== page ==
Step three: Once the kids are in bed, make the transfer. Go full Indiana Jones. Play dramatic music, sweat profusely, look over your shoulder for booby-traps.

Step four: Revel in your glory. You now have your son’s actual remains, and she, the grandkids, and your husband are none the wiser. Dare I say they might view you as a hero for how magnanimously you deal with the situation? Visit a bar and order a glass of Chablis to celebrate. Send me the bill – I’ll gladly treat you for that job well done!

Extremely Bad Advice – Parental Finances

Dear SJ: I learned recently that my mother’s retirement funds are gone. She has been scammed by the home health agency she hired a few years ago. Apparently they got her to sign a financial power of attorney form, authorizing one of their company employees to make withdrawals from her accounts. They drained over $200,000 in just the past 6 months. The employee posted Instagram and Facebook pictures from her trips to Cancun and Ireland, which I’m certain were taken with Mom’s money. (When I confronted her, she said “Prove it”. Ugh!) Not only retirement – that was supposed to be my inheritance!

I asked a lawyer, and he said that the forms are legit. Police can’t do anything. Better Business Bureau doesn’t really care about these small businesses – they sent my mom a flyer called “How to Avoid Senior Catfishing” after all the money was gone. What should I do? FRUSTRATED WITH FINANCES

 

Dear FRUSTRATED,

All right, I’m going to do the hard work that nobody before you has cared enough to do. Frankly, I don’t really care about you or your crusty, “she-had-it-coming” mom, either, but I do get a bit of a chubby when thinking about people respecting my brain, so I keep doing it.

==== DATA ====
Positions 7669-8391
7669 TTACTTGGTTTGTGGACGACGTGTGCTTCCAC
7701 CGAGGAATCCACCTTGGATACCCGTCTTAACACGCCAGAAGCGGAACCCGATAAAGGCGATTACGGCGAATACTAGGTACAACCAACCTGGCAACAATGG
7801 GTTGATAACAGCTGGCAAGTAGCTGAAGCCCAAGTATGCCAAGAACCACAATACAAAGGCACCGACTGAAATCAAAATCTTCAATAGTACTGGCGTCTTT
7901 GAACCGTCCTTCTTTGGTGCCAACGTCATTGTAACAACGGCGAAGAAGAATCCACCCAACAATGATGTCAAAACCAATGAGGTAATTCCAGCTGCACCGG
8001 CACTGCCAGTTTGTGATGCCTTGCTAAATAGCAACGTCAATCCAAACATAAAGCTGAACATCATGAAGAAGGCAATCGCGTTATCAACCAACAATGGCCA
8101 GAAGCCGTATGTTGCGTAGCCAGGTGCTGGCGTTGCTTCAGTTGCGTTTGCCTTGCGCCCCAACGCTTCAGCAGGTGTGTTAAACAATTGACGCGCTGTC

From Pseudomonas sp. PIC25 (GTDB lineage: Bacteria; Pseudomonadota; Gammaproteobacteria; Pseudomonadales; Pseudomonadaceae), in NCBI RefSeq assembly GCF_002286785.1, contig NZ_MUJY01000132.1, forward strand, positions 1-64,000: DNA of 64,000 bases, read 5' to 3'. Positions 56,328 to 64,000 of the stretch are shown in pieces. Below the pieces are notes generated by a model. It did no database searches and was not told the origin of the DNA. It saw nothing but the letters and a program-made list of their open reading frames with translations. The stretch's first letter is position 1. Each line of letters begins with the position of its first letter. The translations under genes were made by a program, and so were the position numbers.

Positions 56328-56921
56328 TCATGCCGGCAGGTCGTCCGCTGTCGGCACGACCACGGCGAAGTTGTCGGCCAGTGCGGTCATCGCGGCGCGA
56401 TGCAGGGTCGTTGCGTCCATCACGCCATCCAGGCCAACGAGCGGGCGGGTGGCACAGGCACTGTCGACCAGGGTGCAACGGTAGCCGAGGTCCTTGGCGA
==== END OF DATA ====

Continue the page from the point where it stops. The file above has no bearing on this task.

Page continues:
Here’s the deal: you’re the one at fault here. If your mom had 200k in liquid assets that this flimsy mooch could access at the stroke of a pen, that’s a big black mark on your abilities as a responsible child. I mean, what intelligent, forward-looking heir leaves an aging, senile, incontinent grandmother in charge of her own money? Old broads like that should have a debit card with like a hundred and fifty deposited every week, just enough for a half-dozen cups of coffee and a couple of bowls of “medicinal” marijuana down at the VA. Access to any more than that is just stupid. Why? Well, I think the fact that you’re asking me this question should be Prosecution’s Exhibit #1.

Anyway. Too late to get that back now. Money’s spent, tan’s faded, hangover’s dissipated, the Irish bartender has returned to folding towels instead of folding his lips over some sweet health care aide’s nips. Sucks to be you, because for 200 large you should have at least gotten to watch.

But – you want to get something for your efforts, don’t you? Warning: you’re gonna have to play the long game on this one.

First, you have to find a dirty insurance agent. One that will allow your mother to buy a huge policy on herself at such an advanced age. You’re gonna need about a half a million, to do 2 things.

You’re replacing the 200k that should have been your inheritance, and you’re covering her living costs while she stays with you over the next two years. Yes, this has to happen. Suck it up and deal with it.

You are probably going to have to second mortgage the house in order to make the premium payments while this is going on. Ask the agent if you can gross up the policy to cover this amount, too. If he’s as dirty as I think he is, he’ll be all over it, because, remember, more premium = more commission!

Then, all you have to do then is wait out those 2 years. That’s the usual length of a suicide exclusion. And when time’s up? Make sure you get a “terminal illness” rider early withdrawal approved by your doctor, who should also be on the take already. Then you can use that money to pay for some fake test results to convince her she’s got cancer, or liver disease, or some kind of “heavy metal poisoning” that’s gonna just leave her bedridden and shitting herself on the daily. Then all you have to do is offer her a chance to do the right thing, go out “on her terms”, and call the good doctor for one last ‘script.